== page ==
Mikhail was born in Kolomna, Russia. He is now a naturalised citizen, and his family lives in Potomac, Maryland
Mikhail received his PhD in Biological Engineering from MIT with co-advisers Robert Langer and Alan Jasanoff and his BSc in Neuroscience from Brown University. He conducted post-doctoral research in biophysics at the University of Chicago with Francisco Bezanilla.
Among his research accomplishments, Mikhail developed the first genetically engineered functional reporters for magnetic resonance imaging and discovered a fundamental mechanism by which infrared light stimulates neurons.
In addition to his research, Mikhail has been a co-founder of several life science start-up companies and spent three years in biotechnology venture capital at Third Rock Ventures. In addition to the Soros Fellowship, Mikhail has been awarded the Hertz, Miller and Life Science Research Foundation fellowships and the Hertz PhD Thesis Prize. In 2010, the Technology Review recognized him as one of the world’s top 35 innovators under age 35.
More information about Mikhail and his work can be found at mikhailshapiro.org.
KARIM SIMPLIS is currently Vice President at Wilshire Associates in Los Angeles.
A naturalized citizen, Karim was born in Belize in 1977, came to the Los Angeles area at age three. His family still lives in the Los Angeles area.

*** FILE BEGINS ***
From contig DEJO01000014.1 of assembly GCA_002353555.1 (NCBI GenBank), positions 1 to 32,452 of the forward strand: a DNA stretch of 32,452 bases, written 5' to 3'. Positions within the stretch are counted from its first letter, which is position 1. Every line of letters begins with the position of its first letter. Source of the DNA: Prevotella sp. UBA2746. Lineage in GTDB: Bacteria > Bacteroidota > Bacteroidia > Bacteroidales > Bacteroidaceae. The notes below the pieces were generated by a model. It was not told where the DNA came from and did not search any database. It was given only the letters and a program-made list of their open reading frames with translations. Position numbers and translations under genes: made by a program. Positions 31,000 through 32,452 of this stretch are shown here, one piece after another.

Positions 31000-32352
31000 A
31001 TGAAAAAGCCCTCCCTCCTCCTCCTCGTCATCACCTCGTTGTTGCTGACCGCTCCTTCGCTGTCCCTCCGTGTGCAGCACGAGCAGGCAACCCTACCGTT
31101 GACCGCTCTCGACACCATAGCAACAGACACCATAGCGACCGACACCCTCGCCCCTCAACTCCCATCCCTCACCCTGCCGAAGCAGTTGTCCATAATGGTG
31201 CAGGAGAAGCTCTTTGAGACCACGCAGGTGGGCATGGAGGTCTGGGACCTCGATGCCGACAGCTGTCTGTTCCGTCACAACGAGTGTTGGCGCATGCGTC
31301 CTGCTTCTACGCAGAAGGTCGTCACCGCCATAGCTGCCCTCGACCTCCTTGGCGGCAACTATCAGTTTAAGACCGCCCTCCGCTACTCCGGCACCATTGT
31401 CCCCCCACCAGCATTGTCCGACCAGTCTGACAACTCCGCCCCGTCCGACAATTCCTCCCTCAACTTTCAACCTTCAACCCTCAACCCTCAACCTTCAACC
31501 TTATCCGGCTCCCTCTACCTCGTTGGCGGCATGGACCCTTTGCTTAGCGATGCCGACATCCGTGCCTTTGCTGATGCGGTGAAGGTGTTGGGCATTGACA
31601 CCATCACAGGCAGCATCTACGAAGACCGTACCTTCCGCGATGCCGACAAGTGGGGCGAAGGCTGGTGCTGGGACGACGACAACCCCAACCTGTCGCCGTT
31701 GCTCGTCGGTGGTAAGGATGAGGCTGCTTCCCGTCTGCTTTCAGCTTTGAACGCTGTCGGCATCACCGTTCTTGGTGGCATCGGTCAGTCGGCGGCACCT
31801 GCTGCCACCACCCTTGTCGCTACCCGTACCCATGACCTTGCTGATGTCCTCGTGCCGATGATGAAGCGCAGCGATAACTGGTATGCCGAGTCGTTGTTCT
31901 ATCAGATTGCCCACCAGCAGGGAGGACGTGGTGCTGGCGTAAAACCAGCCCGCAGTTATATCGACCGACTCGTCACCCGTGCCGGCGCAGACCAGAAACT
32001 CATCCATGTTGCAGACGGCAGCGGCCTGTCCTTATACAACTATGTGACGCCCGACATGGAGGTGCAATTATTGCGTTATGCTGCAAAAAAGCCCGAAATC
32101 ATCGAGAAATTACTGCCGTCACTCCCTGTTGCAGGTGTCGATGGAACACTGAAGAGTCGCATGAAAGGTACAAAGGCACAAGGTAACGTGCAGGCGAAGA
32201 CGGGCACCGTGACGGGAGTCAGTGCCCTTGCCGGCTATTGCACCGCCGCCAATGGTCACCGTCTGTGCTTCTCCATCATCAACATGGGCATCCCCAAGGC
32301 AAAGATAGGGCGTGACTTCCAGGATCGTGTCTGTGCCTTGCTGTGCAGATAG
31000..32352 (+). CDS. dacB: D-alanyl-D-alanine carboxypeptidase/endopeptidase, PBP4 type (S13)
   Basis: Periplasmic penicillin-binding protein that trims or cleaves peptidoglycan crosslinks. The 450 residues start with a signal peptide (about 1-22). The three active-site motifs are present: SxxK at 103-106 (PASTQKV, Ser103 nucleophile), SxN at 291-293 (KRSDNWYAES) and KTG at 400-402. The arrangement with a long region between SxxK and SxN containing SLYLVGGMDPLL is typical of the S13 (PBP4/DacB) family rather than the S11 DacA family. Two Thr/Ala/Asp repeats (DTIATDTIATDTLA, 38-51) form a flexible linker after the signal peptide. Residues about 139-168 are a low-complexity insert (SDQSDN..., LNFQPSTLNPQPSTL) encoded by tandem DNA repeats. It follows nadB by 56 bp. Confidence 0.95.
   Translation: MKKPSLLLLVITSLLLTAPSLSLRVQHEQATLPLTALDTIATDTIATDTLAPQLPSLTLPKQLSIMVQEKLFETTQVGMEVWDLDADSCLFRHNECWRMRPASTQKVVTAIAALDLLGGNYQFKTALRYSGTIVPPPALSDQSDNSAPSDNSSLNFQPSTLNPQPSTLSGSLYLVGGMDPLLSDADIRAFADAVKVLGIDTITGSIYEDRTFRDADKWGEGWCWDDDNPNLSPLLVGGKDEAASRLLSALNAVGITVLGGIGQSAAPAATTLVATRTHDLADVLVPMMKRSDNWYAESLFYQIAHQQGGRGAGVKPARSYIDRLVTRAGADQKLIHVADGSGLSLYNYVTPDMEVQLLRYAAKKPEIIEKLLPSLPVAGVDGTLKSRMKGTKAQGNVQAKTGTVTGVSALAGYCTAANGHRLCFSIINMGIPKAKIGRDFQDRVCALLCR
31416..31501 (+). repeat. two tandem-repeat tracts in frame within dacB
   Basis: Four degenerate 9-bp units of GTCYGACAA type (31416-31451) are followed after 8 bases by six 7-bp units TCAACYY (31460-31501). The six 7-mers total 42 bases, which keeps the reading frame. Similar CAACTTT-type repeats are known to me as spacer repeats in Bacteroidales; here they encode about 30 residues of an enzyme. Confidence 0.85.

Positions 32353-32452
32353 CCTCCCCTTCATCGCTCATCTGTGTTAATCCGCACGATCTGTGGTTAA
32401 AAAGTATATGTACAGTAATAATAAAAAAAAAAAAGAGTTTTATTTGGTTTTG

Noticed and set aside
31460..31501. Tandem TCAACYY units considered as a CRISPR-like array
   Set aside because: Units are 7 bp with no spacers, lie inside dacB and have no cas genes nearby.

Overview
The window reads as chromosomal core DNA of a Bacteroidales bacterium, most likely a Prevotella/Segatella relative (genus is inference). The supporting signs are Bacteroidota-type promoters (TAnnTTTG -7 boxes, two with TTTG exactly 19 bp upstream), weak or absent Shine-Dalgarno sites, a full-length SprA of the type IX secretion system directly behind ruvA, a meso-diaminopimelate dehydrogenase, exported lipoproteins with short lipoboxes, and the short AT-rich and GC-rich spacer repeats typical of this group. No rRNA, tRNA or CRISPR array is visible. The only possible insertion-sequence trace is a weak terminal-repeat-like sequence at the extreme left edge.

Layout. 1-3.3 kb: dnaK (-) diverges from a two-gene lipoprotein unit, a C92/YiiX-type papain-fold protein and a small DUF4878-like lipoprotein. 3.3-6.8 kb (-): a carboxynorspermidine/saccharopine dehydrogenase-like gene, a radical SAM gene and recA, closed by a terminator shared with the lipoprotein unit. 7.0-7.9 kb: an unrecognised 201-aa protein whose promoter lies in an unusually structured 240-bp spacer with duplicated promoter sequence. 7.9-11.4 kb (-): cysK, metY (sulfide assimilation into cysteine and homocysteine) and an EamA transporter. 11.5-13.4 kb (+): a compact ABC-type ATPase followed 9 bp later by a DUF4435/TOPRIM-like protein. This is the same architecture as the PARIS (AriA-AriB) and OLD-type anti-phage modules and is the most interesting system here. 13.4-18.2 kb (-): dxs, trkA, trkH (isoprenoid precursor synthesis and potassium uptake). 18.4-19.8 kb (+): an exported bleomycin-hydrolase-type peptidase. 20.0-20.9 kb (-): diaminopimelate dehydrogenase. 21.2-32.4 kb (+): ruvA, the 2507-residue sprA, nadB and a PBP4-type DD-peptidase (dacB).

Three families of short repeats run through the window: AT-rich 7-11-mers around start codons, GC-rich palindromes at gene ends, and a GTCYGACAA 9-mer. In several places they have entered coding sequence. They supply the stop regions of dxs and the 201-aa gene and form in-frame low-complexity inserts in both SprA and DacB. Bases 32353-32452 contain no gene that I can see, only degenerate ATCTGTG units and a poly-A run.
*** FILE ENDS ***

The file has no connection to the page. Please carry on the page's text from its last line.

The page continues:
Karim completed his MBA at the Stanford Graduate School of Business in 2005. He attended the University of California at Santa Cruz. As a University of California Regents Scholar, he graduated Phi Beta Kappa, with highest honors in economics/business management. He was the recipient of the Benjamin E. Mays Award for academic and community service work. Karim also holds a CFA designation.
Karim has been involved with a program to expose underprivileged high-school students to collegiate life, assumed leadership of the University of California at Santa Cruz Undergraduate Economic Association, At Stanford University, he volunteered with a program that adopts a first grade class and follows it through 12 years of its educational development.